Undoubtedly Sunday afternoon will turn out to have been a high point of this year’s Celebrity Series of Boston’s roster of stars. Pianist extraordinaire Martha Argerich appeared on this series in 1982 and in 1989 (with Orchestre de la Suisse Romande, Armin Jordan, music director). She had cancelled four times with the Boston Symphony , and was famously replaced by a very young Yuja Wang. Now on a U.S. tour that began last Friday in Carnegie Hall, Argerich is collaborating with the classy British-born, Sir Antonio Pappano, conductor of London’s Covent Garden since 2002) and the Rome-based Orchestra dell’Accademia Nazionale di Santa Cecilia (since 2005). Appearing here for the first time since 1969, the ensemble was a real treat to hear, especially the winds and brass, but I imagine that what drew a full house to Symphony Hall was the rare chance to hear the legendary Argentinian-born Martha Argerich, renowned for her transcendental technique and musical genius, which leave most critics running out of superlatives.
To call her merely a superstar is to diminish what she means to her steadfastly devoted fans, to whom she is a goddess or simply God, or as two admirers called her on Facebook last weekend. Health issues have plagued Argerich over the years, and she became notorious for cancelling concerts, even entire tours, at the last minute. About halfway through her 70-year-long career—she is now 76—she decided she was fed up with playing solo recitals, and proceeded to play only chamber music with friends and concerti with orchestras. When she has appeared in the past decades, it was often with her second husband, Charles Dutoit. (she has a had a child with each of her three spouses ). And often her concerto of choice was Prokofiev’s treacherously difficult Prokofiev Piano Concerto No. 3 in C Major. Word among pianists is that there is no pianist alive who can play this piece as well.
Pappano opened with “Sinfonia” to Aida, a collection of themes from the opera, which Verdi discarded, and Toscanini re-discovered. The lovely set was not what the restless audience came to hear. Verdi correctly opted for a much more pared down Prelude for his commission for a grand opera to celebrate the opening of the Suez Canal. We got a taste of the orchestra’s excellent strings in the quiet music associated with Aida herself.
When Argerich came on stage, applause pent up for decades erupted. The concerto’s opening clarinet solo began the best reading I have heard. The orchestra collaborated perfectly with this mercurial artist; in many instances it felt like exquisite chamber music. Argerich deployed shattering bass, tiger-like pouncing attacks, thundering chords, double octaves galore, and magically placed glissandi. She has the strength to cut through a large orchestra, and the pianissimo to create a hushed reverie. The second movement, sardonic and dry, which consists of a meditative theme and five variations, was particularly exquisite. After the thrilling third movement, riotous applause broke out. Three curtain calls later, Pappano and Argerich sat side by side and gave a charming four-hand performance of Ravel’s “Laidronette, Empress of the Pagodas” from his Mother Goose Suite. Dazzling, high fun, it went by far the fastest I had ever heard it. The person next to me had tears in the eyes and her hand on her heart throughout the concerto. “Laidronette” simply made everyone smile. Argerich’s transcendent pianism caused widespread goosebumps in a Prokofiev Third for the ages. For those who missed her in Boston or New York, there are, amazingly, already videos of these performances posted on You Tube (along with some ten other performances of Argerich playing this piece).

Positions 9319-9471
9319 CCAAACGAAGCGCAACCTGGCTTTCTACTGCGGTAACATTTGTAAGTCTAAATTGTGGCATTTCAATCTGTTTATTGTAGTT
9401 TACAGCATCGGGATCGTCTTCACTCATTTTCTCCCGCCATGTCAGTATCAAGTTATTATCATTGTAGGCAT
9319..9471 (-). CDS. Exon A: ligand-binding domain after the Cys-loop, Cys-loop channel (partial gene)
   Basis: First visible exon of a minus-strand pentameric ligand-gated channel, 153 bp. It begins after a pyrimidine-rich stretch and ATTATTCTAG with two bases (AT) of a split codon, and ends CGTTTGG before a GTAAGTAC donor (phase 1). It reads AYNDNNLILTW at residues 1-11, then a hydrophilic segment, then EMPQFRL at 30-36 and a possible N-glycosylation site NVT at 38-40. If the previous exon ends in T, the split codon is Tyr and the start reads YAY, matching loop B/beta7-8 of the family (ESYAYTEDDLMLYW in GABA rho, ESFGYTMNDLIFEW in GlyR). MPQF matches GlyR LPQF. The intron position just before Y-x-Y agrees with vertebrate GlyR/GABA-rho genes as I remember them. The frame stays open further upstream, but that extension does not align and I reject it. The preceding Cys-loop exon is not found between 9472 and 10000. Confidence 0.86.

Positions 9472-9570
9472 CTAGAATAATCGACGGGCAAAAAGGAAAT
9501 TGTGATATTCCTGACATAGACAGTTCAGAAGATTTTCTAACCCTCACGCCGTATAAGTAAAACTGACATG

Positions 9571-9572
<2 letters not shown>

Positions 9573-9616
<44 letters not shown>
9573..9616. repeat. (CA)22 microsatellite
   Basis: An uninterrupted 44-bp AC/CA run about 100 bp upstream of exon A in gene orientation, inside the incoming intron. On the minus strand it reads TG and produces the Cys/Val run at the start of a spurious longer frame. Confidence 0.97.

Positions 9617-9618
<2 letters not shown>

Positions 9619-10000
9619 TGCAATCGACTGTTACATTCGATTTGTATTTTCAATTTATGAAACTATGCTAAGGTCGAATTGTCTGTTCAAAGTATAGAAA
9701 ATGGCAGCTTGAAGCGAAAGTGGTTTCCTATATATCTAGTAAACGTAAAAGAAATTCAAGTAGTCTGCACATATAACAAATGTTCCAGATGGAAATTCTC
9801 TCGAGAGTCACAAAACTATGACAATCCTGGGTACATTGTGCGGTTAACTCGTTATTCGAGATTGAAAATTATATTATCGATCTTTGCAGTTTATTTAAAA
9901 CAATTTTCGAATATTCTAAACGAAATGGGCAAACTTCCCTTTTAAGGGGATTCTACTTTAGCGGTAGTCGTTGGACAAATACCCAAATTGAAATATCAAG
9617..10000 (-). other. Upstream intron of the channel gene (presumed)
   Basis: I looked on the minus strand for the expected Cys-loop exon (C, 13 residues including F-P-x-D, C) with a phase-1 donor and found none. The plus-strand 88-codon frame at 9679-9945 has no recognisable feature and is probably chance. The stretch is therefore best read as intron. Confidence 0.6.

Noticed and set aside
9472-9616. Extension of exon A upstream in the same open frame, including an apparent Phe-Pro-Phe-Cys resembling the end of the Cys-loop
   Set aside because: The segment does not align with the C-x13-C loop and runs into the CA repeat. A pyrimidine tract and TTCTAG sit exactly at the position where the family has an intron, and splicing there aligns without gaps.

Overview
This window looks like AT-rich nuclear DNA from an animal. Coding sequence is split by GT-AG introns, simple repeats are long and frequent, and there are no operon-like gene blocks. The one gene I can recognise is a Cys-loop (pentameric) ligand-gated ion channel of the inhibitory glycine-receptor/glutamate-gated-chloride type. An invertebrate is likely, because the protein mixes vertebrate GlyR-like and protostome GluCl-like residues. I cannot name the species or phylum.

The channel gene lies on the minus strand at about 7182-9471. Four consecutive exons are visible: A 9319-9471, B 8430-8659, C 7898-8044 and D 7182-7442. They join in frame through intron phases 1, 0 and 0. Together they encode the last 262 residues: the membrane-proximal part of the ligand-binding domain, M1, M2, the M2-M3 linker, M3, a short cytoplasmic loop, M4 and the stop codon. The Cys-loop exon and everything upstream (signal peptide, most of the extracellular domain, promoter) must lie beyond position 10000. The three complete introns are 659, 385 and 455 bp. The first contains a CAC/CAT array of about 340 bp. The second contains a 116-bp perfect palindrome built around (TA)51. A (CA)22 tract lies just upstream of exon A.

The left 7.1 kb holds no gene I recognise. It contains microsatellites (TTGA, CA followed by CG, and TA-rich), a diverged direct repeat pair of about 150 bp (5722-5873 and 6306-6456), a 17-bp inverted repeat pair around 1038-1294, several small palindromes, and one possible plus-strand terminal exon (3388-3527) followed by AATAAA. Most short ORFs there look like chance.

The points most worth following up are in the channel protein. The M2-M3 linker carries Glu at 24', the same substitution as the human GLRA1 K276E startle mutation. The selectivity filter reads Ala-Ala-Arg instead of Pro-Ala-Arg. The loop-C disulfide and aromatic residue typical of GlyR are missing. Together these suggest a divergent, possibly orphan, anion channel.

At intermission, the hallway was packed a huge horde of mostly students lined up waiting to meet their idol; she was seeing no one. The show went on with two of Ottorino Respighi’s three orchestral suites depicting images of Rome through the centuries. He composed The Fountains of Rome in 1916, the well-known The Pines of Rome in 1924, and The Festivals in 1928-9. The first two were composed for this very orchestra while Respighi was on the faculty of the Accademia di Santa Cecilia. They show off orchestral colors, especially the vast brass section, and the initially barely audible strings (more goosebumps). Clarinetist Stefano Novelli deserves a solo bow for his role in the Prokofiev and Respighi. The recorded bird songs and the rows of harp harmonics always introduce a bit of extraterrestrial mystery. Pappano led the slow, inexorable concluding crescendo beautifully. Sometimes the hometown orchestra really does it the best.
The impressive Pappano and his tireless musicians evidently like long programs. The Pines of Rome is a perfect closer, or so I thought. But two encores followed: Sibelius’s Valse Triste and the closing section of Rossini’s Guillaume Tell. A little like tiramisu and an overflowing plate of sweets after a six-course feast.
Susan Miron is a book critic, essayist, and harpist. She writes about classical music and books for The Arts Fuse. Her last two CDs featured her transcriptions of keyboard music of Domenico Scarlatti.